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Hello there.

I was wondering something lately, having read the differents spells of the Wizard class.

I found strange that the spellcaster has so few spell variety. There mainly are offensive spells of elemental damage with some added effects like freezing or stuns, several shield-like abilities and one summoning spell. Is it by design, or was it too difficult to implement?

It is even more strange considering the wonderful work that has been done on other parts (graphics, lore, story, rethinking of the monk, all great).

I am comparing mainly with the spells from DnD where you can transform things/yourself/others into other things, creating a dancing flying sword, alter reality, do stuff impossible to simple mortals.

I am curious, because a lot of recents games are treating mages more or less like regulars fighers with just specials moves.

 

No complaining here, just curious :disguise:

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Pretty sure they wanted to make sure the Wizard didn't intrude on the design space reserved for other spell casters. Chanters and Ciphers being to two notable examples.

"Wizards do not need to be The Dudes Who Can AoE Nuke You and Gish and Take as Many Hits as a Fighter and Make all Skills Irrelevant Because Magic."

-Josh Sawyer

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D&D Wizards were the swiss army knife of spell casters. Per illathid, PoE tones that down and narrows the focus so that Wizards now seem to have more of a purely artillery role. That certainly would seem to make them less interesting to play.

"It has just been discovered that research causes cancer in rats."

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D&D Wizards were the swiss army knife of spell casters. Per illathid, PoE tones that down and narrows the focus so that Wizards now seem to have more of a purely artillery role. That certainly would seem to make them less interesting to play.

 

Yeah pretty much anything to do with casting is less interesting to play.

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One of the things I liked the most about D&D is the complex magic system. You actually had to think, and therefore role-play, when preparing your spellbook because you had a huge selection of different types of spells for every situation. Magic was decently simulated.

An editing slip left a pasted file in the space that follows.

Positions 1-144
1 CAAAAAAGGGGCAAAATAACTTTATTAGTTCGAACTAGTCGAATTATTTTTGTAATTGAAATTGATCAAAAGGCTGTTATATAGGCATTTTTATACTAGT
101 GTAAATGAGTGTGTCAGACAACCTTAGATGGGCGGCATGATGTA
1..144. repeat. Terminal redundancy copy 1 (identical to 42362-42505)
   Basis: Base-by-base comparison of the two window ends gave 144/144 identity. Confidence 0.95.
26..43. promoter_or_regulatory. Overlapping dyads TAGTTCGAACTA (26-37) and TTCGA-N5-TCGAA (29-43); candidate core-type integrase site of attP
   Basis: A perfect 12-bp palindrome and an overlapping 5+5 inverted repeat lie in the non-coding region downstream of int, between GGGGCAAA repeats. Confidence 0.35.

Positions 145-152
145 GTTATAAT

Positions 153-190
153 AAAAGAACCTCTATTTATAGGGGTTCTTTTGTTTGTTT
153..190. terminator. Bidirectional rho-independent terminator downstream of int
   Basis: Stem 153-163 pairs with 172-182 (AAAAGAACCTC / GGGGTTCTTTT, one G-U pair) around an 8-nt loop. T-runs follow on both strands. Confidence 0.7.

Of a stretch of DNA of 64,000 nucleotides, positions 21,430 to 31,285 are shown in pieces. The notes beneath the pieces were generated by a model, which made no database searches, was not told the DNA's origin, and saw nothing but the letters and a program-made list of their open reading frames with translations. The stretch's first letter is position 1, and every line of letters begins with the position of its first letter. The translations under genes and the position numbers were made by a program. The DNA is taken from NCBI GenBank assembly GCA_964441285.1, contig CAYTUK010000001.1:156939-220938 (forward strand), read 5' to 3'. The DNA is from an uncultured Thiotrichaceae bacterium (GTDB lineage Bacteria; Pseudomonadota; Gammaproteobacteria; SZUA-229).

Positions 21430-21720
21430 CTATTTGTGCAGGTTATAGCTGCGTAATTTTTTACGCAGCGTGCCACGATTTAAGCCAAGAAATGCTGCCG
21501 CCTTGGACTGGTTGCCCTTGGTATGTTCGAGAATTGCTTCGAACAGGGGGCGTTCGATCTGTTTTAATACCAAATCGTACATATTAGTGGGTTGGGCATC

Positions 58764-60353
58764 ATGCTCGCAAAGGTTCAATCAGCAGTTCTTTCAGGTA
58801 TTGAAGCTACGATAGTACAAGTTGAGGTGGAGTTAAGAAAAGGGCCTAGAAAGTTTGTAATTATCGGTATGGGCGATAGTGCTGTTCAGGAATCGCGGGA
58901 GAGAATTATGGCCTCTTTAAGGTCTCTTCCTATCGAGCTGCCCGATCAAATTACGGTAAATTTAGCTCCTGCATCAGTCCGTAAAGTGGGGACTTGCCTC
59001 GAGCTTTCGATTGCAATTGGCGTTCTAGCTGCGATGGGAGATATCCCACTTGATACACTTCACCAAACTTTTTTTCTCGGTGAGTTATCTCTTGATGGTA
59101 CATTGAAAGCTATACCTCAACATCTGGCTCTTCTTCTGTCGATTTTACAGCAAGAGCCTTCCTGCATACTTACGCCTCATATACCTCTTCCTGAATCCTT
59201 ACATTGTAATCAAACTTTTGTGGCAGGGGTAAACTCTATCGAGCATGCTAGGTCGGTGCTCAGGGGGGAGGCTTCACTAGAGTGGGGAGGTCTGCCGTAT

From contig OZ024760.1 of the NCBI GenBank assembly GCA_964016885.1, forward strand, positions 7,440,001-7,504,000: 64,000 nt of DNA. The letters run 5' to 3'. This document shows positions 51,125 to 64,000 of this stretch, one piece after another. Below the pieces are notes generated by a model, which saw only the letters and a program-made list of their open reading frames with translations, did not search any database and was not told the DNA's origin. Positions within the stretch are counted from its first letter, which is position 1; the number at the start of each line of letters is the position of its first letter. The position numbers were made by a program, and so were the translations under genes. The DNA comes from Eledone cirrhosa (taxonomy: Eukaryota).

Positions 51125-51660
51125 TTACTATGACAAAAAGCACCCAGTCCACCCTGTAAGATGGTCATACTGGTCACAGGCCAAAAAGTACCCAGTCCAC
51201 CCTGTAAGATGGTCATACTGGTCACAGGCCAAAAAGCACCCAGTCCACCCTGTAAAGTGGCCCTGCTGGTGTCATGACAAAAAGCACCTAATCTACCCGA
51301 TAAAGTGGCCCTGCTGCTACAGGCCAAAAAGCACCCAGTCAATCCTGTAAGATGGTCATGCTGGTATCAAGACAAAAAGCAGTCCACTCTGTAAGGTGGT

In PoE wizards are uninteresting, they seem to exist just because the IE games had them and the class was built just to fit a combat role.

 

The developers are focusing way too much on "balance" and too little on "role-playing".

Edited by Marcvs Caesar
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I'd like to see the pool of Wizard spells include various force effects. In some respects, these can play the role of summoned creatures as they tie up opponents and prevent them from impacting party members. The effects could even manifest themselves visually as a vaguely creature-like form. But they would be unique to this class because they would be limited in their engagement abilities and wouldn't have the same types of attacks and defenses as summoned creatures.

"It has just been discovered that research causes cancer in rats."

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One of the things I liked the most about D&D is the complex magic system. You actually had to think, and therefore role-play, when preparing your spellbook because you had a huge selection of different types of spells for every situation. Magic was decently simulated.

 

In PoE wizards are uninteresting, they seem to exist just because the IE games had them and the class was built just to fit a combat role.

 

The developers are focusing way too much on "balance" and too little on "role-playing".

 

Yeah, I was afraid that was the case.

It was indeed very nice to guess before crawling in a dungeon what types of monsters could be there and what to choose accordingly. T'was really a different approach of playing a character :geek:

 

Maybe I'll have to wait for a mod, then.

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Eh... I like the wizard now. They aren't the end all and be all of casters anymore. Specialized spellcaster classes actually have a point now, instead of being outclassed by Batman Wizards.